It was a full house Wednesday night at Spencer Middle School as First Nations students in the Sooke School District were recognized for their success.
With a graduation rate of about 62 per cent, the students fared better than those in every other school district in the province.
There are more than 900 aboriginal students enrolled in the Sooke School District, representing about 10 per cent of the student population. The students are primarily from the Scia’new, Pacheedaht and T’Sou-ke Nations, with others identifying themselves as Métis or Inuit.
The curriculum is designed to foster a strong sense of pride, build confidence and instil knowledge of their heritage.
The students’ success is a reflection of the community behind them, says Kathleen King-Hunt, principal for aboriginal education in School District 62.
“The whole community is working with us to make this a success,” she says. “Its dads, moms and even the chiefs see the value of education and are keen to work and walk with us to bring about positive outcomes for their children.”
Housing project set for Saanich property
A surplus piece of municipal property in the North Quadra area of Saanich will soon become the site of Habitat for Humanity Victoria’s next affordable housing project. Saanich and Habitat for Humanity have collaborated on eight projects in the municipality, the most recent a duplex on Ker Avenue.
Habitat has already introduced the project at 4000 Cedar Hill Cross Rd. to the neighbourhood as it seeks to rezone the site and construct a modest multi-unit townhouse.
“We are proud to partner with Habitat for Humanity and support their work in bringing affordable family homes into our community,” said Saanich Mayor Frank Leonard.
“The Cedar Hill Cross Road location is ideal for families. We anticipate a creative building design that respects the neighbourhood — and we look forward to public input as the rezoning application proceeds.”
As part of its Affordable Homeownership Program, Habitat Victoria constructs homes in partnership with sponsors and families in need. Selected families are expected to contribute up to 500 hours of sweat equity toward the home’s construction. They then can purchase it with an interest-free mortgage.
For more information, go to habitatvictoria.com.
Running program celebrates 4 years
A program to introduce walking and running to men and women who experience challenges with mental health, addictions, poverty, social isolation and other barriers has quietly celebrated four years of success.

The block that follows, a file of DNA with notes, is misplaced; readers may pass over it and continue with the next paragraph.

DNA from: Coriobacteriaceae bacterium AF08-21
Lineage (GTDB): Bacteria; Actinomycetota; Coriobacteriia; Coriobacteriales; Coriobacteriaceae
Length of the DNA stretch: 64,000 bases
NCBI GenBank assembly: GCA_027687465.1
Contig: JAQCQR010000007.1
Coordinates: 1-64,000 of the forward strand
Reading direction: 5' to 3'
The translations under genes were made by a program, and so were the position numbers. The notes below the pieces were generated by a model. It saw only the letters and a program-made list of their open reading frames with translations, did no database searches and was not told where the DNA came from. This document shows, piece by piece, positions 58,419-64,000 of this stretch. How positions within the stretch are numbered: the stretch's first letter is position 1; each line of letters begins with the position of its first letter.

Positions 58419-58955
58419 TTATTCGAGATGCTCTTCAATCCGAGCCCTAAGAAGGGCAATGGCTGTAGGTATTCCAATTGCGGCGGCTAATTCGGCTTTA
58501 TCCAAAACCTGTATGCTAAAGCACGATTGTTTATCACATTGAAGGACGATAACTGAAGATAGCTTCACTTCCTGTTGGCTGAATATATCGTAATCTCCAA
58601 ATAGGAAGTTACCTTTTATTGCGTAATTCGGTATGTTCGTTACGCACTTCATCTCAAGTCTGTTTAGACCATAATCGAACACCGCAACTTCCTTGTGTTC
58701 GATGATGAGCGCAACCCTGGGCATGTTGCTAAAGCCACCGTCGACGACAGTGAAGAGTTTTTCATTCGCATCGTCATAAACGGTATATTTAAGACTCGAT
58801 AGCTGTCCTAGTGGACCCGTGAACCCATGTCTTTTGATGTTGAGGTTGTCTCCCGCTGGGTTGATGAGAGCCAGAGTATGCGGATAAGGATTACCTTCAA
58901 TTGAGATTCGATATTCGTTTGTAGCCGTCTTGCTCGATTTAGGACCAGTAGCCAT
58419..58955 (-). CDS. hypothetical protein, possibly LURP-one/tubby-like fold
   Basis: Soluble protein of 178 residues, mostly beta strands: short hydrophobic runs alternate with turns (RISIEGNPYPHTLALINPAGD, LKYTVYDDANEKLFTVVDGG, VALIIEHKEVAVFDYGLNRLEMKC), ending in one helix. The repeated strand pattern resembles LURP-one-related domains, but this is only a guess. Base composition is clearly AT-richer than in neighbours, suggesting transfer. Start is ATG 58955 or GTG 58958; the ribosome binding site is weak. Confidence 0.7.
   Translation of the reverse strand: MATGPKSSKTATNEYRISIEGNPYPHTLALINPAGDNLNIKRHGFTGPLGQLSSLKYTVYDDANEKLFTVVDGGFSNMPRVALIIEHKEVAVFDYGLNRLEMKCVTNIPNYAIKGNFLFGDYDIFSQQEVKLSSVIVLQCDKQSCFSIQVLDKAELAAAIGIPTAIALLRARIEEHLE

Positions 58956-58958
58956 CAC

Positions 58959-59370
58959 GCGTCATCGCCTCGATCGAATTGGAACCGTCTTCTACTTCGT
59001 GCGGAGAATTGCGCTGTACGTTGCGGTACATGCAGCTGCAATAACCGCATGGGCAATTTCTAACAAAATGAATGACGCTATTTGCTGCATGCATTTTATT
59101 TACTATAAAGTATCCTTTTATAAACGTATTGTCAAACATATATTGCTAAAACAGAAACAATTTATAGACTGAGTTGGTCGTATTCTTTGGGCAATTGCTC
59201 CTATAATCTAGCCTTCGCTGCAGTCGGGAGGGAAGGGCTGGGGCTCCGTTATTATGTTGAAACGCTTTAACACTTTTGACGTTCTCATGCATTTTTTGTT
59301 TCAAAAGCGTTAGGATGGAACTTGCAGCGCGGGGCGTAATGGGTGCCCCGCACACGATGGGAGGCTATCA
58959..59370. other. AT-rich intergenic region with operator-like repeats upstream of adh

Every Step Counts is a community initiative of the Victoria Foundation, housed and run through the Victoria Cool Aid Society. It is an inclusive program that has played a vital part in improving the health and happiness of 460 participants since February 2009.
The program is one of the official charities of the Times Colonist 10K and is putting together a team for the run. Members of the public are welcome to run with the group and raise pledges to support the program.
For more information, go to coolaid.org/esc.
Victoria friends mix travel, good works
A group of eight like-minded friends from Victoria travelled to Juarez, Mexico, to share their time and skills building a retirement home for women.
The group, which included building contractors, plumbers and electricians, worked 12 days to finish the project. Locals who worked alongside the group were taught some construction skills.
Saanich Coun. Leif Wergeland has in the past donated money to worthwhile causes, but says physically working on a project is a completely different experience.
“It’s quite a life-changing experience,” Wergeland says of his time in Juarez.
“When a person gives of oneself like this, they can see the impact they have on other people’s lives.”
He says that although the structure isn’t going to help hundreds of people, it will change — and improve — the lives of the dozen or more elderly women who now call it home.
The group members were inspired to donate their time and money for the project by Operation Amigo Building Society, a charitable ministry out of central Alberta.
The society’s founders, a retired construction contractor and his wife, were moved to help build a washroom for a family 20 years ago. The success of that small project has led to houses, churches and even schools being built by a succession of volunteers from all walks of life.
“It was a great feeling to work with the locals to create something better,” Wergeland says.
For more information, go to operationamigo.org.
Fundraiser assists brain-injured man
A fundraiser on behalf of Joshua Harris-Branigan will be held March 9 at the Mary Winspear Theatre in the Charlie White Theatre at 7:30 p.m.
The 22-year-old is in Victoria General Hospital after falling off a 30-metre cliff in the Comox area on New Year’s Day. He was in a coma for 24 days and has struggled through a number of complications related to a brain injury.
Harris-Branigan’s family has incurred a number of expenses, including the need to move to Victoria to aid in the recovery of the young man and to assist in many of the medical decisions to be made surrounding his case.
A Facebook page called JHB Recovery has been set up to share information on Harris-Branigan’s recovery.
Saturday’s fundraiser will feature live music from Juno Award winner Sue Medley and the Back Roads Band, plus an appearance from Whistler DJ Peace Frog on loan from Buffalo Bill’s Nightclub.
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